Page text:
Much of the technology available to us today contributes to poor posture, and reduced movement, which leads to pain and reduced quality of life. It is possible to teach ourselves to have the best of both worlds.
If you stare at a computer screen or mobile device for hours every day, then you probably have experienced Tech Neck Posture. By having the smartphone or tablet below eye level to read the information on the screen, you are putting undo stress on the neck muscles which will cause pain and discomfort.
The more time you spend, the more likely you are to experience pain and stiffness. The first signs are soreness in the muscles, followed by pain. Sometimes the pain is sharp because the muscles are tense from holding an unnatural position for an extended duration of time, and as a result react poorly when turning, dipping, or raising your head. If you frequently experience the following, you may be experiencing Tech Neck;
Poor posture is also related to increased stress, reduced cognitive function, and a number of conditions ranging from high blood pressure to fatigue. In addition, the continued leaning forward of the head places additional stress on the spine that may be associated with reduced lung capacity and circulatory issues. By using your brain and body to make adjustments, you can help relieve the pressure that poor posture is causing to your neck and back.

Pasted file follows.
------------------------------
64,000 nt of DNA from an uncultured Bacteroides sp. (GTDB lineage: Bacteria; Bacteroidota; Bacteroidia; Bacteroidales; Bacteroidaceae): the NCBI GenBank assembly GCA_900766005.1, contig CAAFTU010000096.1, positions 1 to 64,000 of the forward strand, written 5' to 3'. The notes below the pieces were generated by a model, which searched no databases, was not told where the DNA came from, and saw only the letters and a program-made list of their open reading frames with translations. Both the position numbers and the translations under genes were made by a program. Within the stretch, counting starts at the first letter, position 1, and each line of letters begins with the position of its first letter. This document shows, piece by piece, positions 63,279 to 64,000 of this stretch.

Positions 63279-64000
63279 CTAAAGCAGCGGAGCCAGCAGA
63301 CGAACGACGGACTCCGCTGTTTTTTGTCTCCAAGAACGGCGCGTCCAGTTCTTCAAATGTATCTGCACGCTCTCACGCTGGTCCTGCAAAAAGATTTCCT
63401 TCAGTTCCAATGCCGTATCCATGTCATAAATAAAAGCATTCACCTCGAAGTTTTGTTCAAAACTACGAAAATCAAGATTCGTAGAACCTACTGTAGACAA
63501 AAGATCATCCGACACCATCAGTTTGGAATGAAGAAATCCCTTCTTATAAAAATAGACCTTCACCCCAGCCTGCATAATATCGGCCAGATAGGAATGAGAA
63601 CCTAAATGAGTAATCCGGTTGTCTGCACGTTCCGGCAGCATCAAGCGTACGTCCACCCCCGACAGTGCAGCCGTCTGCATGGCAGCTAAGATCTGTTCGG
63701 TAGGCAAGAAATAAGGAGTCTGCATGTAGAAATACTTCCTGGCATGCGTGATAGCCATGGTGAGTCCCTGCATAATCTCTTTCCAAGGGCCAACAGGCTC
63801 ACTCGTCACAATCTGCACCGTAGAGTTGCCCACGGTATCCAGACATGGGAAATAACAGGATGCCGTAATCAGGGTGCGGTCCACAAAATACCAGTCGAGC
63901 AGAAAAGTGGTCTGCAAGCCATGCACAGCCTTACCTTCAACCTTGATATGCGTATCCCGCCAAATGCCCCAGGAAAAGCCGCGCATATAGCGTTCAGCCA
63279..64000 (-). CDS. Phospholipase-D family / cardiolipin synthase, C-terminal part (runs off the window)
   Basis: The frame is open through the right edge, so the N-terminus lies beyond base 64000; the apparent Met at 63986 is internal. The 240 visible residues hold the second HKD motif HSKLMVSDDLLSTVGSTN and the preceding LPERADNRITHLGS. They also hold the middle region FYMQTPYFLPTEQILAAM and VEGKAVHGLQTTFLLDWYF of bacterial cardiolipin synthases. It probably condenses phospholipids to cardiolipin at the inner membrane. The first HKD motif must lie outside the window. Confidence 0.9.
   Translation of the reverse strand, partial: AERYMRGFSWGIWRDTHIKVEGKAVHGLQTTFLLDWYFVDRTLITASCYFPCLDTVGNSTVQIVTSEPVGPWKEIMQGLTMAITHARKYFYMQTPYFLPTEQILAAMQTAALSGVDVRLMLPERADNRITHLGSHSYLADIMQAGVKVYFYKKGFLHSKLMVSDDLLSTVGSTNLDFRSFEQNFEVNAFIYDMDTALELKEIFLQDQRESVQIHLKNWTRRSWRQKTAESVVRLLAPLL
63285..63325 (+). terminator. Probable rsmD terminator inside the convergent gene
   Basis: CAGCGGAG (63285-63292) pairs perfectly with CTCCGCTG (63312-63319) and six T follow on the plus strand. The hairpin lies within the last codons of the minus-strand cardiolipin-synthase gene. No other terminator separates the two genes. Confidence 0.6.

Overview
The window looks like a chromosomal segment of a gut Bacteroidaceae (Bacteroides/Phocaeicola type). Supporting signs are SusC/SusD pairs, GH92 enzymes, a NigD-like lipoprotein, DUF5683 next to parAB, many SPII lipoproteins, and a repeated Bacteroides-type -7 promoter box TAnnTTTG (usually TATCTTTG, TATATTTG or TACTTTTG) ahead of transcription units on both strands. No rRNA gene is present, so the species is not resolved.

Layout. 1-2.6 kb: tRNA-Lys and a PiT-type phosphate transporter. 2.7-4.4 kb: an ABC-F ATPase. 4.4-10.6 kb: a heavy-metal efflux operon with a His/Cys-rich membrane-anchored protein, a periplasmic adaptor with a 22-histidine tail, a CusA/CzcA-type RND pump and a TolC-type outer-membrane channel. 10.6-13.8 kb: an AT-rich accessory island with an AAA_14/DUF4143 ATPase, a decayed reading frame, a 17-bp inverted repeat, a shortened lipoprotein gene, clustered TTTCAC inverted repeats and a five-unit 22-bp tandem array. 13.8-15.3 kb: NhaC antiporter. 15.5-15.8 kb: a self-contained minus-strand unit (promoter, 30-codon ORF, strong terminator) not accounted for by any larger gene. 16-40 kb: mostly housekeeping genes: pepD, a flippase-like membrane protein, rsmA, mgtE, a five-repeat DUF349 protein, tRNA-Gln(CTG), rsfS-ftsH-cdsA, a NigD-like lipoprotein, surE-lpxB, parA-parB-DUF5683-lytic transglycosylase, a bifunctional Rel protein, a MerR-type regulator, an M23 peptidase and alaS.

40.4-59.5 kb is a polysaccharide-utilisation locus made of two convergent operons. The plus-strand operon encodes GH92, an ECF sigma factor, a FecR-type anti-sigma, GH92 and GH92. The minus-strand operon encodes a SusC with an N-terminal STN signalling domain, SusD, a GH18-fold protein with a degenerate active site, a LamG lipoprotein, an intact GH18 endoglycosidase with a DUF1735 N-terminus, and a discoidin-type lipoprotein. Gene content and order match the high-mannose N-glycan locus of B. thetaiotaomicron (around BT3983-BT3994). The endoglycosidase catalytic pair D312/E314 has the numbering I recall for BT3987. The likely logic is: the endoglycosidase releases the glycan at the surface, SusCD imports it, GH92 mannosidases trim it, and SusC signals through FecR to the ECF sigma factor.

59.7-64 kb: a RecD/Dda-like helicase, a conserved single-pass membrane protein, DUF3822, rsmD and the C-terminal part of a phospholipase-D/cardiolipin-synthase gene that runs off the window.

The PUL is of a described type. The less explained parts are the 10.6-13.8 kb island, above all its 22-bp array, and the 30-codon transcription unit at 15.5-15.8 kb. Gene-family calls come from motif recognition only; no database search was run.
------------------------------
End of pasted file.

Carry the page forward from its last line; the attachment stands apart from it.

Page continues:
While avoiding technology is not an option, how we interact with it can help us to feel less impact from our daily use of these devices. Some suggestions:
By working with a Posture Expert, you can learn how to use your brain to help make postural adjustments in your body. Working with a Certified Postural Neurologist you will complete a neuro-scan assessment, learn the types of exercises can help to support the brain and your posture system to allow for optimal health.
Poor posture is not limited to adults, but children who use devices should also have an annual posture assessment to ensure correct posture for technology use is learned at a young age. Making small changes can cause large increases in quality of life.
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